The railway arrived in the 1870’s. Frequent river flooding meant that the railway line didn’t pass through Greytown. The railway line passed instead through Woodside where the river was more manageable and less prone to flooding. Woodside is about 5 km from Greytown. There was a separate railway line from Woodside station into Greytown.
The lack of direct railway access meant that Greytown was no longer the pre-eminent town in the region. Very little new construction went on from 1920 to 1970, while the other towns nearby developed and modernised. This meant that Greytown’s original colonial buildings and established trees were left largely untouched.
The 2006 census records the population of the town as 2,001. This represents an increase of 3 people since the 2001 census. My wife and I have three children born in 2003, 2004 and 2006. So that makes us directly responsible for the population increase. We’ve done our bit. It’s now up to others to increase the town population.
I am currently chair of the Greytown Heritage Trust. We are a charitable trust established with the simple aim of working with developers and local authorities to maintain Greytown’s colonial charm. It’s a bit of a balancing act. We don’t want to see a collection of relics. Sympathetic development needs to be encouraged.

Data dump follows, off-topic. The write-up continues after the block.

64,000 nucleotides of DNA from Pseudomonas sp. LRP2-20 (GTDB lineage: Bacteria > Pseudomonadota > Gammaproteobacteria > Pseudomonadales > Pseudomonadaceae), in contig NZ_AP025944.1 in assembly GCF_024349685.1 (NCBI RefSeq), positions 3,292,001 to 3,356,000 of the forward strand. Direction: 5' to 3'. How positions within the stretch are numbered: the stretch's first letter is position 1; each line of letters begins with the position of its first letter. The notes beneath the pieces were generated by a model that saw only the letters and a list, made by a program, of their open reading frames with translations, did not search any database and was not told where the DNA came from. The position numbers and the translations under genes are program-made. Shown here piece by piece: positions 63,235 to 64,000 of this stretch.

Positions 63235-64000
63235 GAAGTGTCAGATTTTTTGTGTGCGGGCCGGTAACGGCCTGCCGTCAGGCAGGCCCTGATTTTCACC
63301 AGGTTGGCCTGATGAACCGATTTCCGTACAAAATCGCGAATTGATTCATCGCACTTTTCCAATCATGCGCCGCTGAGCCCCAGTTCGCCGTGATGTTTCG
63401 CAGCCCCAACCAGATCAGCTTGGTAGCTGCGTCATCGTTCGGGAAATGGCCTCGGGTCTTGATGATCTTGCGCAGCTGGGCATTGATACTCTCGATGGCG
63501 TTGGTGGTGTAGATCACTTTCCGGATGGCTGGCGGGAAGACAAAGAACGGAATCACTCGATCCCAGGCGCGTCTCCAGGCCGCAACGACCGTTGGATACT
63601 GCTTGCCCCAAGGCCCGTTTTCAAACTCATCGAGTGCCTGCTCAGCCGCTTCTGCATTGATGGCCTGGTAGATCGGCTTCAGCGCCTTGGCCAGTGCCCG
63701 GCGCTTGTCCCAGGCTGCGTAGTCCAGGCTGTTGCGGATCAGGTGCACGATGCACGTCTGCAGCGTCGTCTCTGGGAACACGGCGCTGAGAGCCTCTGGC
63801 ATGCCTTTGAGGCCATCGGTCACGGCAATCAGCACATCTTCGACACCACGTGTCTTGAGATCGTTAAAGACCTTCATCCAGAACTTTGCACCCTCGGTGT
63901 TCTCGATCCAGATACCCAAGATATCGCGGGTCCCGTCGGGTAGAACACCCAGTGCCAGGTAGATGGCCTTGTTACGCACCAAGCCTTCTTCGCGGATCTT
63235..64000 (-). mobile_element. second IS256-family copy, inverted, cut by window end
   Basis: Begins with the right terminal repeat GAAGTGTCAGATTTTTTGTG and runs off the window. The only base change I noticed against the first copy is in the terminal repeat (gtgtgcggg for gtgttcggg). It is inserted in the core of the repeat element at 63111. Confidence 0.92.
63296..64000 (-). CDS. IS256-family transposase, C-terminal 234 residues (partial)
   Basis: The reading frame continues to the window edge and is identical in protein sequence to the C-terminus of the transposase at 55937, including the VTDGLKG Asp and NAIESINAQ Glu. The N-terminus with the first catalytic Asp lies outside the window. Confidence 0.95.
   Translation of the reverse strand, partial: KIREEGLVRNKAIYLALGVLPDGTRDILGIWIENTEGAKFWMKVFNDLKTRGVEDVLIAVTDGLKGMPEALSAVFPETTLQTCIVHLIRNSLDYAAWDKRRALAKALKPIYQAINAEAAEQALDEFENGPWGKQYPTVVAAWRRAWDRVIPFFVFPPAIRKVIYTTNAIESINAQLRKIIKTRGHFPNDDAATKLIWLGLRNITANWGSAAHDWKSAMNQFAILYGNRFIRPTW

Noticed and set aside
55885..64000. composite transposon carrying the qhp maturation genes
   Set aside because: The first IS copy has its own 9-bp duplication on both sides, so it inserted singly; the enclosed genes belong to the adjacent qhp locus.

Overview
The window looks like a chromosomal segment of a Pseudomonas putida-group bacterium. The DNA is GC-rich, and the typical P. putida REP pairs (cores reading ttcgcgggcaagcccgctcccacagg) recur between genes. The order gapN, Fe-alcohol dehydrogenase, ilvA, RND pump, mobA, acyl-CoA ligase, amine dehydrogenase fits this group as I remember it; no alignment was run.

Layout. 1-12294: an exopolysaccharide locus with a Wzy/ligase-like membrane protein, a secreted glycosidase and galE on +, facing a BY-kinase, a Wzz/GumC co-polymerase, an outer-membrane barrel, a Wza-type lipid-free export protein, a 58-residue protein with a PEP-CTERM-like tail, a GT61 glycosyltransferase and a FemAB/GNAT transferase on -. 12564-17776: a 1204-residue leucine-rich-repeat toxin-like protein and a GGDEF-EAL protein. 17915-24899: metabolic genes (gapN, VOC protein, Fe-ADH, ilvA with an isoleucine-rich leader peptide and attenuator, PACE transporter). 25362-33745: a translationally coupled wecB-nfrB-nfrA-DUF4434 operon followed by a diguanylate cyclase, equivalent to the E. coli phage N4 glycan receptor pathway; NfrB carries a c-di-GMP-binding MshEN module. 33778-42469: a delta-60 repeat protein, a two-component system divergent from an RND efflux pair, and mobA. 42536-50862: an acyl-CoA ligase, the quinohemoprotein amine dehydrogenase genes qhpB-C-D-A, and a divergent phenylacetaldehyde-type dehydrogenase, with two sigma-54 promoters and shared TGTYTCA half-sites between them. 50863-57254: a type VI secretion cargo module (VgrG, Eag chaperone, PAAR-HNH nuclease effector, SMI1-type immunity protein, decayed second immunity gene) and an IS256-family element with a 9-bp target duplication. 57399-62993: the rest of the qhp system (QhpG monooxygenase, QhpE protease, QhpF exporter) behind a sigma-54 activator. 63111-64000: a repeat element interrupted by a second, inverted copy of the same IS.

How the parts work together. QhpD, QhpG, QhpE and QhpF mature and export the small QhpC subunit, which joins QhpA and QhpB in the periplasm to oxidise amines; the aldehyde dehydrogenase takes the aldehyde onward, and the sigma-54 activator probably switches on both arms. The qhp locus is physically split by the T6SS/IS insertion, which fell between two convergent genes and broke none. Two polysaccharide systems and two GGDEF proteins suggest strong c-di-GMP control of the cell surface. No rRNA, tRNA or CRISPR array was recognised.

Tonight we had our first meeting with our board members elected at our recent AGM. We allocated roles and responsibilities for our organisation and mapped out some goals for the coming year. As well as chairperson, secretary and treasurer, we now have formal roles/subcommittees for:
- Property management
- Historical research
- Heritage advisor
- History lecture organisation
- Website management
- Public relations
- Special projects
We have an active and enthusiastic committee. It’s going to be a good year!